WHO’s COVID-19 Technology Access Pool (C-TAP) and the Medicines Patent Pool (MPP) this Tuesday finalized a licensing agreement with the Spanish National Research Council (CSIC) for a COVID-19 serological antibody technology. The test effectively checks for the presence of anti-SARS-CoV-2 antibodies developed either in response to a COVID-19 infection or to a vaccine. This represents the first transparent, global, non-exclusive license for a COVID-19 health tool, and the first test license signed by MPP and included in the WHO Pool.
The aim of the license is to facilitate the rapid manufacture and commercialization of CSIC’s COVID-19 serological test worldwide. The agreement covers all related patents and the biological material necessary for manufacture of the test. CSIC will provide all know-how to MPP and/or to prospective licensees as well as training. The license will be royalty-free for low- and middle-income countries and will remain valid until the date the last patent expires.
“This license is a testament to what we can achieve when putting people at the center of our global and multilateral efforts,” said Carlos Alvarado Quesada, President of Costa Rica, the founding country of C-TAP. “It shows that solidarity and equitable access can be achieved and that it is worthwhile continuing to support the principles of transparency, inclusiveness and non-exclusivity that the C-TAP defends. Costa Rica welcomes the signing of this license and is convinced, today more than ever, that mechanisms such as C-TAP can help us overcome the current situation, while being beneficial for future health crises. I thank the Spanish Government and CSIC, for taking a step forward in solidarity and prioritizing health as a global public good.”
“This is the first technology developed by a public-funded institution that joins the C-TAP initiative,” said Diana Morant, Spanish Minister of Science and Innovation. “With agreements like this, we protect lives. Science has the universal purpose of improving people’s lives. Therefore this is also a firm commitment of our government: supporting a public system of science to serve all citizens.”
“I highly commend CSIC, a public research institute, for its commitment to solidarity and for offering worldwide access to their technology and know-how,” said Dr Tedros Adhanom Ghebreyesus, WHO Director-General. “This is the kind of open and transparent license we need to move the needle on access during and after the pandemic. I urge developers of COVID-19 vaccines, treatments and diagnostics to follow this example and turn the tide on the pandemic and on the devastating global inequity this pandemic has spotlighted.”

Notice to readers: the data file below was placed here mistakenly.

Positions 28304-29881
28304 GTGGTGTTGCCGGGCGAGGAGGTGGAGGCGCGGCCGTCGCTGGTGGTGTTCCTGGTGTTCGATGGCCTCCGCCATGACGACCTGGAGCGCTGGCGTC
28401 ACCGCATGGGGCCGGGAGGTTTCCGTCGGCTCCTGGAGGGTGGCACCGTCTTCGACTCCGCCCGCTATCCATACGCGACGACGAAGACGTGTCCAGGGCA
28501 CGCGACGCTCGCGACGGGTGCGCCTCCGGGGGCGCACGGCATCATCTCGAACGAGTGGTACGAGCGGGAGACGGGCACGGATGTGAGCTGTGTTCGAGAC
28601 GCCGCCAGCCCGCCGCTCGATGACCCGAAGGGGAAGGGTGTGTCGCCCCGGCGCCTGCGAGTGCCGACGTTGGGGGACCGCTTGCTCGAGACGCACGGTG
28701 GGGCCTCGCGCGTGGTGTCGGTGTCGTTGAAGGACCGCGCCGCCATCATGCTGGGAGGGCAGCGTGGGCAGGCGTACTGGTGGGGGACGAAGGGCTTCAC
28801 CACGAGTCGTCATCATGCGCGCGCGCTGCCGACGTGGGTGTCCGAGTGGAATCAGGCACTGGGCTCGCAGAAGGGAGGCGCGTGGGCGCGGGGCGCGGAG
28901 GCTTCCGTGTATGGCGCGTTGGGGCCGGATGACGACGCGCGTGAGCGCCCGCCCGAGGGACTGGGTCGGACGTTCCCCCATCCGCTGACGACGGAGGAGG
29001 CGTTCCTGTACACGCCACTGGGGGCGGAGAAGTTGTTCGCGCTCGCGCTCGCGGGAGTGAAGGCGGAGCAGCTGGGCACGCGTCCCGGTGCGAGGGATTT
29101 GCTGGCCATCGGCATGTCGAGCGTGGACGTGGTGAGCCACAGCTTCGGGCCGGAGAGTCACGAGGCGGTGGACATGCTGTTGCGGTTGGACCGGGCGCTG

“Our strong partnership with WHO and C-TAP partners has been essential in negotiating this license, and I look forward to our continued collaboration, drawing on WHO’s expertise and guidance going forward,” said Charles Gore, Executive Director of MPP. “What is clear is that MPP’s model can work across different health technologies, and we are thrilled to be signing our first C-TAP/MPP test license with CSIC.”
Dr. Rosa Menéndez, president of CSIC, emphasized how important it is to seek solutions so that technologies related to the COVID-19 pandemic in particular, and health in general, reach all countries, including those most in need. “In this sense, we would like this action by CSIC, of taking part in the international initiatives of MPP and WHO, to become an example and a reference for other research organizations in the world.”
The technology to date has resulted in four different tests, one of which has the potential to distinguish the immune response of COVID-19 infected individuals from vaccinated individuals. This should aid further research into the level and length of immunity and the efficacy of the tools at our disposal.
The tests are simple to use and suitable for all settings with a basic laboratory infrastructure, such as those found in rural areas in low- and middle-income countries. The reading can theoretically be done manually (with naked eye comparing the color of the wells against the color chart), but an ELISA reader is recommended for greater accuracy of results.
Promising performance data in the European population will need to be supplemented by the companies that will produce this technology if they plan to sell the test in low- and middle-income countries.